A year after its shock unveiling at the CES technology exhibition, tech giant Sony's Vision-S concept car has hit public roads for the first time in prototype form.
A new video released by the electronics manufacturer shows a prototype wearing numberplates and a camouflage-style wrap being tested by engineers in Austria. It provides a glimpse of the advanced automotive technology Sony is developing.
The Vision-S was developed as a means for Sony to showcase its autonomous driving and in-car entertainment systems, and there remains no indication that the firm could put it into series production. At its unveiling, Sony boss Kenichiro Yoshida said it “embodies our contribution to the future of mobility.”
It features a raft of technology that showcases "the contribution Sony intends to make to realise a highly advanced autonomous driving society”.
Visible in the new footage is a fully functioning infotainment display that spans the width of the dashboard, with the central display showing a detailed digital rendering of the car's surroundings while it's in motion. Separate tabs giving access to a suite of cameras, a music player and various other interfaces can also be seen.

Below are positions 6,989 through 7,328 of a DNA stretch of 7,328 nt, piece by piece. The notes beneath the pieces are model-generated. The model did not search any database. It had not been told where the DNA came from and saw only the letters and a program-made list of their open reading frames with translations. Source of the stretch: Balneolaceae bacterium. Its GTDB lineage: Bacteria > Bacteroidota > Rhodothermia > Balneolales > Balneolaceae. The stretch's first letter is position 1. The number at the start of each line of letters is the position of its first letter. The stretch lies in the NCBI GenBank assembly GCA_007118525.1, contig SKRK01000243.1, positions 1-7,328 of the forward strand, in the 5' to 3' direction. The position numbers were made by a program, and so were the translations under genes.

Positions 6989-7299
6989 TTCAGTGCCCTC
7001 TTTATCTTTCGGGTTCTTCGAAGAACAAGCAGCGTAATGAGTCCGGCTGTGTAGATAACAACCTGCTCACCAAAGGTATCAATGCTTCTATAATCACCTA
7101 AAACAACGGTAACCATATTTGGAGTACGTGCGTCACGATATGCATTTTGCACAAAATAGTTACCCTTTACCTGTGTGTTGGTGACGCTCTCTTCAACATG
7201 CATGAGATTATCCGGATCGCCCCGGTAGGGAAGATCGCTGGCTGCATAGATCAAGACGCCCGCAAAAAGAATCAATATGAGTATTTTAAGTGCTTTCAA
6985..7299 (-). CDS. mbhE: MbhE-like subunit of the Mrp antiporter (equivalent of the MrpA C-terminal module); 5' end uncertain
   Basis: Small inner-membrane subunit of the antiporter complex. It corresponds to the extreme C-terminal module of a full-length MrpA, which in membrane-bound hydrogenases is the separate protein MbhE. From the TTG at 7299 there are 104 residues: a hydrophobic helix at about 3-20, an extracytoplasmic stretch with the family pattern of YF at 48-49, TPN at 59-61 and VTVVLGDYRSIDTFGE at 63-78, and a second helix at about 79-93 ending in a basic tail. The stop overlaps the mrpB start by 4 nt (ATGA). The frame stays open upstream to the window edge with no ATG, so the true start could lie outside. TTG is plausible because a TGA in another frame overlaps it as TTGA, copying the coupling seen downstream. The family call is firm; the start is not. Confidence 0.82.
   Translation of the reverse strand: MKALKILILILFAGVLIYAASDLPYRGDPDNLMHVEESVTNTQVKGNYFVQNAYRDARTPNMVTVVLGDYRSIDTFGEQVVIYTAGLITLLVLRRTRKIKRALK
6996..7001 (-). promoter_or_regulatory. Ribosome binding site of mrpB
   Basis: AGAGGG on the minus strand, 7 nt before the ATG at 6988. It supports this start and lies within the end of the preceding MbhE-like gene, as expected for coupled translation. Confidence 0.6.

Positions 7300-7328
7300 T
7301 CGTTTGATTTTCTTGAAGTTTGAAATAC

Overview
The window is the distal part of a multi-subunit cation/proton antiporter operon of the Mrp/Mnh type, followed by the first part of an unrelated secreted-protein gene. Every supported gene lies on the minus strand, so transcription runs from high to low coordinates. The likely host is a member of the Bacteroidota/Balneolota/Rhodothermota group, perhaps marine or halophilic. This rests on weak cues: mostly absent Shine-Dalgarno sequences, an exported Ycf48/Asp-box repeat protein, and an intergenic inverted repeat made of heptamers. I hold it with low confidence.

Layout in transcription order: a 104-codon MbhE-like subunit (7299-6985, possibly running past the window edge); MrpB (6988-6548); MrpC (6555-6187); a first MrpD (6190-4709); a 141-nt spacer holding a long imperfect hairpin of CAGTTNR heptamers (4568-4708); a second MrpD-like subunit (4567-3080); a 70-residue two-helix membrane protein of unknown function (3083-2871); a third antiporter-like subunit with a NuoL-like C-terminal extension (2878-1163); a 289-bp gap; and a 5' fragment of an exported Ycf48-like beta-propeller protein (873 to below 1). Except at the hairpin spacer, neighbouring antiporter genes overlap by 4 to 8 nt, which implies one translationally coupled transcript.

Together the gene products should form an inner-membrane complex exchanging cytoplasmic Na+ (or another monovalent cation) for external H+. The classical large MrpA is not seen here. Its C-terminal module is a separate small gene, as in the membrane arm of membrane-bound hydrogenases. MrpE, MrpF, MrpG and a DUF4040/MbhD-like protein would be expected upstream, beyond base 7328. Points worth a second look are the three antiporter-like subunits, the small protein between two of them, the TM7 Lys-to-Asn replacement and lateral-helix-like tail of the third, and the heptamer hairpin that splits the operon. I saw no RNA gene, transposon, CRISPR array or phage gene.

While it's unclear if Sony has any plans to make its own cars or simply intends to develop technology to sell to existing manufacturers, Yoshida said: “It’s not an exaggeration to say that Mobile has been the mega-trend of the last decade. I believe the next mega-trend will be mobility.”
Few technical details of the concept, which is understood to have been developed and built with the help of partners including Magna Steyr, Bosch, Nvidia and others, have been made public, but Sony says that it's powered by a pair of 268bhp electric motors. These give it a 0-62mph time of 4.8sec and a top speed of 149mph.
The key goal of the Vision-S is to showcase Sony’s automotive-relevant technology. It has 33 sensors of varying types embedded within it, which can identify people and objects both inside and outside the car as part of a ‘safety cocoon’.
They include CMOS image sensors, which Sony claims offer high-definition and high dynamic range while supressing LED flicker, plus solid-state lidar.